such as one on a finger or toe or under a nail--is a
candidate for draining. If you should decide to pop
it, first wipe the blister and a sewing needle with
alcohol. "Never sterilize a needle over a flame,"
says Novick. "It can create soot on the tip of the
needle, which can 'tattoo,' or dirty, the blister."
Prick the blister once or twice near its edging; then
slowly and gently press out the fluid.
Keep the roof on it.
Once you have popped the blister and drained the
fluid, do not remove the deflated top skin. This skin,
called the blister's roof, protects the blister from
infection and forms a "bridge" for new cells to
migrate across on their journey to heal the site.
To drain a blister on a tough-skinned area, such as
the sole of the foot, Litt suggests first soaking the
blister in Burow's solution, available from
pharmacies in packets or tablets (follow the
directions on the package). He recommends
soaking the blister for 15 minutes, three to four
times a day. A day or two of this will soften the
blister and make draining easier.
Watch for signs of infection.
Redness, red streaks, or pus in an intact or a
"popped" blister should be treated by a doctor.
Buy shoes in the afternoon.
"Over the course of the day, your feet may swell by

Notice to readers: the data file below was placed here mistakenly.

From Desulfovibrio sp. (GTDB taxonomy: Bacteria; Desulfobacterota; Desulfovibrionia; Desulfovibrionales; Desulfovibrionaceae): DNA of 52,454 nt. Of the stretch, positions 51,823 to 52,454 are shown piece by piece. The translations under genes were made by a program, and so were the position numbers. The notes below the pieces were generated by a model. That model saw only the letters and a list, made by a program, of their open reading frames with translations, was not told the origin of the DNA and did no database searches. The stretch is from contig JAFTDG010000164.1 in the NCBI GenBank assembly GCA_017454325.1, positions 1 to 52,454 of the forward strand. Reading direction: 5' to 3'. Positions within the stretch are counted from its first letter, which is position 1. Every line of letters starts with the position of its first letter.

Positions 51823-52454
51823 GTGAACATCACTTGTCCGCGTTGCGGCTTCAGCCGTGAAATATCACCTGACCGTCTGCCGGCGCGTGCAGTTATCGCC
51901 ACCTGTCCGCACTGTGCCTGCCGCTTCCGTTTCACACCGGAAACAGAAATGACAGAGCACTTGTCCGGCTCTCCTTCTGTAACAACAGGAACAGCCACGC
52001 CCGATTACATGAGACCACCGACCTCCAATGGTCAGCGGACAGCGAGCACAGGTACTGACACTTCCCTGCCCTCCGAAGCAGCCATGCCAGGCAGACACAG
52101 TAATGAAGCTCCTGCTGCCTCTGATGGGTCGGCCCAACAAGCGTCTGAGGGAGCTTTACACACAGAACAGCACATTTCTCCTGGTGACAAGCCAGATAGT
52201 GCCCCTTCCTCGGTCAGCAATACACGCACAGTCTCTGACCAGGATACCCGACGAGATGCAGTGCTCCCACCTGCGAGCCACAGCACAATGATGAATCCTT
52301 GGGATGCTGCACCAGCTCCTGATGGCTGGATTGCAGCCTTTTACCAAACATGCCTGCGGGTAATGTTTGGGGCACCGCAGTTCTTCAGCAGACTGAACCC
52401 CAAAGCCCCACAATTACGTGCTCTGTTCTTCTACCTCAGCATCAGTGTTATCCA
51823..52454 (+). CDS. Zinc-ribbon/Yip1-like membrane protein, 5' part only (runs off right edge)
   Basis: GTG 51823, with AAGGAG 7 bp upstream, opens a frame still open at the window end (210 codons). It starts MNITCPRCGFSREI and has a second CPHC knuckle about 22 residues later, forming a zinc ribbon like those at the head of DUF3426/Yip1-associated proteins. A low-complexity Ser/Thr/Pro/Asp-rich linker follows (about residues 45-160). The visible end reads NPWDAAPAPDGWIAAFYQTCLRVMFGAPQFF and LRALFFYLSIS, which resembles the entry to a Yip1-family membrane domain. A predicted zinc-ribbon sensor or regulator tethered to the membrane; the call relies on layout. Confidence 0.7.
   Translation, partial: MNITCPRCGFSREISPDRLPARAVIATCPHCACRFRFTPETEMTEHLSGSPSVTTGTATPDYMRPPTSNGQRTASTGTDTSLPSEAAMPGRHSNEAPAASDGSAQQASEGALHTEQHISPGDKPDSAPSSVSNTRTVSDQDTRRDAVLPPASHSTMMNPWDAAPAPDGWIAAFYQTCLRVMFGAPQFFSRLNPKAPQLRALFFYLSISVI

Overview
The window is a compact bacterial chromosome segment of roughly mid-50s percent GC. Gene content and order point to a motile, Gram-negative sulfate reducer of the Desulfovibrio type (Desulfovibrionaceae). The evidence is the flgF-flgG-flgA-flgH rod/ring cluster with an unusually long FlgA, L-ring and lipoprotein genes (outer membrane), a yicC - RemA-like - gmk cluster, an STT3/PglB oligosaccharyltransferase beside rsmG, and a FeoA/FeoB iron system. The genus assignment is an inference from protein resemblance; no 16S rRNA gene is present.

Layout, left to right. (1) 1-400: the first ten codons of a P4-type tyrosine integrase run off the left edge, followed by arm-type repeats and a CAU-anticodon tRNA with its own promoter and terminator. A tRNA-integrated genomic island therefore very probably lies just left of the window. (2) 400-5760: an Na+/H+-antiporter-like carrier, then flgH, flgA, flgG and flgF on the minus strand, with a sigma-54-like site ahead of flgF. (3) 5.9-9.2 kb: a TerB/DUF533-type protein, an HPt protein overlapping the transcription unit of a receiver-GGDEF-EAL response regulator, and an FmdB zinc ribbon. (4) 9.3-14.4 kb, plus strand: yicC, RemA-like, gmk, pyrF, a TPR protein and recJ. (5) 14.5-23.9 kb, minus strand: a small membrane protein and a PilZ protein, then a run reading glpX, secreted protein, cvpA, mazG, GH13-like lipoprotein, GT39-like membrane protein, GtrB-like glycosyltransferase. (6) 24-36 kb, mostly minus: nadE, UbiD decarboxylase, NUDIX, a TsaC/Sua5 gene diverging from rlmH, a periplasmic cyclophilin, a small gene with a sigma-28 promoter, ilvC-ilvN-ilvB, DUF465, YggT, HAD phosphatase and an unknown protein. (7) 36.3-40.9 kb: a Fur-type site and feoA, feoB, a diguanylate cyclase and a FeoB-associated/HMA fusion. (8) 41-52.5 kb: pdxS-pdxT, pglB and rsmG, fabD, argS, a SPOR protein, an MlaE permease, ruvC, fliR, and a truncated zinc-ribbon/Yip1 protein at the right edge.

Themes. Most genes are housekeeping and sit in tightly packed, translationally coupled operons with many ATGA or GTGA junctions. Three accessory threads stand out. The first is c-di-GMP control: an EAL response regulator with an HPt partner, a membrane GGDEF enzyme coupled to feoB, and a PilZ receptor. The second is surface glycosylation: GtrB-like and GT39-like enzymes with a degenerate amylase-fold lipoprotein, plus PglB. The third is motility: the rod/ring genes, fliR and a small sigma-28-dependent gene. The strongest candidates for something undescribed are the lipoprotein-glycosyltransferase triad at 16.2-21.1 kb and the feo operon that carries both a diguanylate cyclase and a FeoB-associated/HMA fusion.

as much as half a shoe size," says Gastwirth. When
trying on shoes, wear the same type of socks that
you plan to use with the shoes.
Look for leather.
Unlike nonporous vinyl and plastic materials,
leather has microscopic pores that allow air to
circulate, keeping the foot drier. In the same way,
so do the clusters of perforated holes primarily
found on many styles of sports footwear. A dry foot
is less likely to develop blisters.
Don't exercise at midday.
The heat of midday, especially in the summer, can
make the feet perspire more, making them more
Never wear wet shoes.
The wetness can cause more "dragging" between
the foot and shoe and can result in blisters. If you
jog twice a day, for instance, you may want to buy
a second pair of running shoes for your second run
Protect "hot spots."
If you have a chronic "hot spot," or place where
blisters tend to develop, apply petroleum jelly to it,
then slip on your sock. Foam or felt pads, used
alone, can also absorb the friction and protect a hot
spot. For best results, make sure the padding covers
more area than you think a blister would take up,
since the neighboring areas can become irritated,
Wear the right socks.
Specially made sport socks with extra padding in
hot spots can help prevent blisters. Natural fibers
such as cotton and wool tend to keep the feet dry by
absorbing moisture. However, according to
Gastwirth, recent research suggests that acrylic
fibers may, through a wicking action, actually
move moisture away from the foot, keeping it drier
and making it less prone to blistering. Your best
bet? Try them both and see which type of fiber
keeps your feet drier and more comfortable. In
addition, make sure the sock fits your foot, so there
is less chance of it bunching up inside the shoe and
causing a blister.
Try a sprinkle.
Foot powders may aid in keeping the foot dry and
preventing painful blisters from forming.